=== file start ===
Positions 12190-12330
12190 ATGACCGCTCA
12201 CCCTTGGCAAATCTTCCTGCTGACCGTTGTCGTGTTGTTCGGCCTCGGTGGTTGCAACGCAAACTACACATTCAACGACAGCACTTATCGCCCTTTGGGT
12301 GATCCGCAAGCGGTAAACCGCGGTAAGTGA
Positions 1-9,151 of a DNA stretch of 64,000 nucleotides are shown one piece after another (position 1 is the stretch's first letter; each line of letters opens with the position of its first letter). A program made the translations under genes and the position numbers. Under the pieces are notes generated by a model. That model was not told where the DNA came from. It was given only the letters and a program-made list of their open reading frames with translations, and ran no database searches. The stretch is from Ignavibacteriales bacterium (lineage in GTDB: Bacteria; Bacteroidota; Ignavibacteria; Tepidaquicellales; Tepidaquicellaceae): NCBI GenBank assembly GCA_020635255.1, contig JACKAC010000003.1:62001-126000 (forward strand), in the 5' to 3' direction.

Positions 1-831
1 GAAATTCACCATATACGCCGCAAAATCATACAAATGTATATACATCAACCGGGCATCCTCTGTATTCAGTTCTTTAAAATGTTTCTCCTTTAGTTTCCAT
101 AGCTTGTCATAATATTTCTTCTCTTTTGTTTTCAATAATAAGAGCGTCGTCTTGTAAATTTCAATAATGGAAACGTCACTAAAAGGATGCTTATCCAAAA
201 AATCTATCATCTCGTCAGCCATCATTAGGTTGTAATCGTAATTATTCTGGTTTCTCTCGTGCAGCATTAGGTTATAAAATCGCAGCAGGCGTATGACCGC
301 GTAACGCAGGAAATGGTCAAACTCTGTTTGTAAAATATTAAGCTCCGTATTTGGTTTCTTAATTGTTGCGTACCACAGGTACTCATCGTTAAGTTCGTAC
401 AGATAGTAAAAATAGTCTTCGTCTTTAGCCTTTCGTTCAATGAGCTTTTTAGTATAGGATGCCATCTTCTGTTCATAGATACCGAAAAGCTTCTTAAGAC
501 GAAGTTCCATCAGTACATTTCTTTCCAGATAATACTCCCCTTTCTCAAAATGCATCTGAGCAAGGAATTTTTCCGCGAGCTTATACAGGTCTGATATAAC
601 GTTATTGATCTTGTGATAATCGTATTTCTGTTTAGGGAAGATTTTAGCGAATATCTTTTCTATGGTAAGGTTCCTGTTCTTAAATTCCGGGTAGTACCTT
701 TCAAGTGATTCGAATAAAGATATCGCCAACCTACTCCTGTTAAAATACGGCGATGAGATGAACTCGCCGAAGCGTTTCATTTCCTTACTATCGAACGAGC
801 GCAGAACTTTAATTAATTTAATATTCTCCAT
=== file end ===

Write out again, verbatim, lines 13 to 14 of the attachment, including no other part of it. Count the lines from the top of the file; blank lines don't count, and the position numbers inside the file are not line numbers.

601 GTTATTGATCTTGTGATAATCGTATTTCTGTTTAGGGAAGATTTTAGCGAATATCTTTTCTATGGTAAGGTTCCTGTTCTTAAATTCCGGGTAGTACCTT
701 TCAAGTGATTCGAATAAAGATATCGCCAACCTACTCCTGTTAAAATACGGCGATGAGATGAACTCGCCGAAGCGTTTCATTTCCTTACTATCGAACGAGC